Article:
The six Citgo executives known as the “Citgo 6” are headed to trial.
The Associated Press is reporting Venezuelan Judge Rosvelin Gil accepted a prosecutor’s request that the six men, including Corpus Christi resident Alirio Zambrano, stand trial for corruption and embezzlement.
The men are being accused in connection with a never-executed proposal to refinance about $4 billion in Citgo bonds by offering as collateral a 50-percent stake in the company – which is the property of Venezuela’s state-owned oil company, PDVSA.
Friday’s decision was a painful blow to the families of the men who were initially heartened by the news their loved ones would have the chance to profess their innocence in court. Judge Gil had canceled 15 previous hearings.
“After more than one and a half years of delayed due process, today’s preliminary hearing was a sad spectacle and a travesty of justice,” the family of Tomeu Vadell, Citgo’s vice president of refining, said in a statement.
“Venezuela is depriving an innocent man, a deeply loved husband and father of his freedom,” they added. “We will continue to demand his immediate and unconditional release.”
In a KRIS-6 News exclusive, Alirio Zambrano’s daughters also proclaimed their father’s innocence and that of the other five executives, telling Chief Investigative Reporter Rick Spruill their dad and the other men ” … have seen absolutely nothing that indicates any shred of evidence against them.”
Meanwhile, the families complain the men are being held in inhumane conditions, sharing overcrowded basement cells in a military counterintelligence prison and suffering severe weight loss in a country plagued by food shortages.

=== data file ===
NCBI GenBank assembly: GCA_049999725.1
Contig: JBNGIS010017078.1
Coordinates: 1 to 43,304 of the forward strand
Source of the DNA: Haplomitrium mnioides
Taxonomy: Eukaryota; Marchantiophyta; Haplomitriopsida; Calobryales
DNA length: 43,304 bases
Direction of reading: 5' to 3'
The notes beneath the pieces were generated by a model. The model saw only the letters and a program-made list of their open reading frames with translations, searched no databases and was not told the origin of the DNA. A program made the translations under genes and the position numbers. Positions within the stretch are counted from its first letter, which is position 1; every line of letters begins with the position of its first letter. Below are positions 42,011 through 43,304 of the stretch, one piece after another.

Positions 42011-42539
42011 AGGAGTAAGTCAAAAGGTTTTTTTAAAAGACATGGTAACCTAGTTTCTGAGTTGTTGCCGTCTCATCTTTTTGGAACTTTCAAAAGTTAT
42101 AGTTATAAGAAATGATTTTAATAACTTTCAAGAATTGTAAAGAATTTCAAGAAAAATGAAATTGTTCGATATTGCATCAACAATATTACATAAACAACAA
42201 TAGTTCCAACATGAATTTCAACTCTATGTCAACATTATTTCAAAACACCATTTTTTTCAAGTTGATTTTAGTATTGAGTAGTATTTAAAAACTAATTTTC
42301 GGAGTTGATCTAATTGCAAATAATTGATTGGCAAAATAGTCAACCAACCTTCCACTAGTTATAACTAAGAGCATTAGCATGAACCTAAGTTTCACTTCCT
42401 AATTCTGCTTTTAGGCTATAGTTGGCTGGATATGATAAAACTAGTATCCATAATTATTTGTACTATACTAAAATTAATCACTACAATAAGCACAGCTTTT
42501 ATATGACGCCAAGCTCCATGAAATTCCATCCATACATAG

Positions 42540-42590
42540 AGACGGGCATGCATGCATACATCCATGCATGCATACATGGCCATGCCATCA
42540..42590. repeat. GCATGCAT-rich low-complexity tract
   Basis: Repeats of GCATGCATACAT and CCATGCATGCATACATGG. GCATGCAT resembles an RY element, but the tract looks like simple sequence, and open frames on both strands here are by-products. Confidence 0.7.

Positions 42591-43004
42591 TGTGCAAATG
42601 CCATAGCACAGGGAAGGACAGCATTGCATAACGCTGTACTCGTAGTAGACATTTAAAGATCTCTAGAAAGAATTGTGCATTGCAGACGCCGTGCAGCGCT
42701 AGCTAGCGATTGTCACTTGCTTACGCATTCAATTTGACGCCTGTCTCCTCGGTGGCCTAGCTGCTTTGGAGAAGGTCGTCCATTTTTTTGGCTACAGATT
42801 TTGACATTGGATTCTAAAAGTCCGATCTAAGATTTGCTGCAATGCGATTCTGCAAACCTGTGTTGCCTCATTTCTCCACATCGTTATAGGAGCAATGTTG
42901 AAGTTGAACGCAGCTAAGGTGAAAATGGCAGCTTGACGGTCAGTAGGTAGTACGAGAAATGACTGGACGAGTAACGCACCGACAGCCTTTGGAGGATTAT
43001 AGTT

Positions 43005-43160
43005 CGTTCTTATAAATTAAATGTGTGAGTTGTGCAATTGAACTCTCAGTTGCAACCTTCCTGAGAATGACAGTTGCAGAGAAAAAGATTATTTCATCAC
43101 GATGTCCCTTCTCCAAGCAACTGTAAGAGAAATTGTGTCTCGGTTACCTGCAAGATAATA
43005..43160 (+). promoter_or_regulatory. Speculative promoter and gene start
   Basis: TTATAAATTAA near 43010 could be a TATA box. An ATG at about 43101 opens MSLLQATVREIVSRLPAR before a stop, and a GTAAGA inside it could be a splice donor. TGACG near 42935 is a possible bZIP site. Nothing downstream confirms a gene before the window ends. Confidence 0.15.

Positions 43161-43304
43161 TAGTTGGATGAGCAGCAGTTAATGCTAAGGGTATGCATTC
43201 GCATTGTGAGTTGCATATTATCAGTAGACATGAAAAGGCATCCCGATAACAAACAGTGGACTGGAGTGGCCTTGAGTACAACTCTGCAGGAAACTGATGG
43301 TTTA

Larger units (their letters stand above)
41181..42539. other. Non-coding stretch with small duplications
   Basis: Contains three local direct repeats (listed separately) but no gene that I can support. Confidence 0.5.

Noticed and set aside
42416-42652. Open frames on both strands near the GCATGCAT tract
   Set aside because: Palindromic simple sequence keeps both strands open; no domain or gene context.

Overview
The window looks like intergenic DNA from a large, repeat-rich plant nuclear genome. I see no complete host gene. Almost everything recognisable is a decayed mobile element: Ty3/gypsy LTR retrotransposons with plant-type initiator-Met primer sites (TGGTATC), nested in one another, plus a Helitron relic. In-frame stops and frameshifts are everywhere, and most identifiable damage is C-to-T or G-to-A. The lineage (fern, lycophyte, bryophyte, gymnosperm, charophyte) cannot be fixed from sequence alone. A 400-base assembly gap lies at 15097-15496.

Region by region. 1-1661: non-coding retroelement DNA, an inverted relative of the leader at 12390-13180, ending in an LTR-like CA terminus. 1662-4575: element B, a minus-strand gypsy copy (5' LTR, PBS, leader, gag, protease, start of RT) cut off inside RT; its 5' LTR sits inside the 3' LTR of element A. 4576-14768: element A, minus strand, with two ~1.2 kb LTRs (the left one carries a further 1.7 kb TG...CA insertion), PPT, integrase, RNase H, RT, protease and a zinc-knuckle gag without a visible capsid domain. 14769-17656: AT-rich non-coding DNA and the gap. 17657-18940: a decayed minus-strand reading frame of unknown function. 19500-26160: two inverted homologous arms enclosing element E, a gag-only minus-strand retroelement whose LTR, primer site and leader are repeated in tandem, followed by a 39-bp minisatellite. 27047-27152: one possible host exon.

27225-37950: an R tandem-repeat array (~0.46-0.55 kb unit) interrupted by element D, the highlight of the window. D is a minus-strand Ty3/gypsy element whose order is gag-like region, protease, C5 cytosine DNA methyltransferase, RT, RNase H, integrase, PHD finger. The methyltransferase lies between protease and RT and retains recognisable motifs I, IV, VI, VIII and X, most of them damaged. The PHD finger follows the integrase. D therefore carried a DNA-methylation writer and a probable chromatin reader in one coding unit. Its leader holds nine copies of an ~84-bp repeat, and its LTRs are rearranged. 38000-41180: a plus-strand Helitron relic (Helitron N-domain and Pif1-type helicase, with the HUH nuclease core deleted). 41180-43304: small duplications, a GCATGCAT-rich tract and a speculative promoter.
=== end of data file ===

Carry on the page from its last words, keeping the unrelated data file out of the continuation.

Their travail began the weekend before Thanksgiving in 2017, when the six executives got a call from the head of Venezuelan oil giant PDVSA summoning them to Caracas for a last-minute budget meeting.
Once there, armed and masked security agents burst into a conference room and arrested them. Venezuela’s embattled President, Nicholas Maduro, publicly accused them of “treason,” though they have not been charged that particular crime.
The case has largely slipped from view as Venezuela has descended further into turmoil and relations between the U.S. and Venezuela have been torn apart by the Trump administration’s strong backing for opposition leader Juan Guaidó in his battle to oust Maduro.
Vadell hasn’t been able to speak to his family since March after guards inexplicably tightened restrictions at the prison where some of Maduro’s biggest political opponents are being held.
Meanwhile, their employer, Citgo, has emerged as a major prize in the battle for power. Guaidó in February named a new board to manage Citgo, the eighth-largest refiner in the U.S. and which until the takeover had been a subsidiary of Venezuelan oil giant PDVSA.
But despite the change in leadership at Citgo families of the jailed men complain they are still being left to fend for themselves, with scant support from the company, Guaidó or the U.S. government.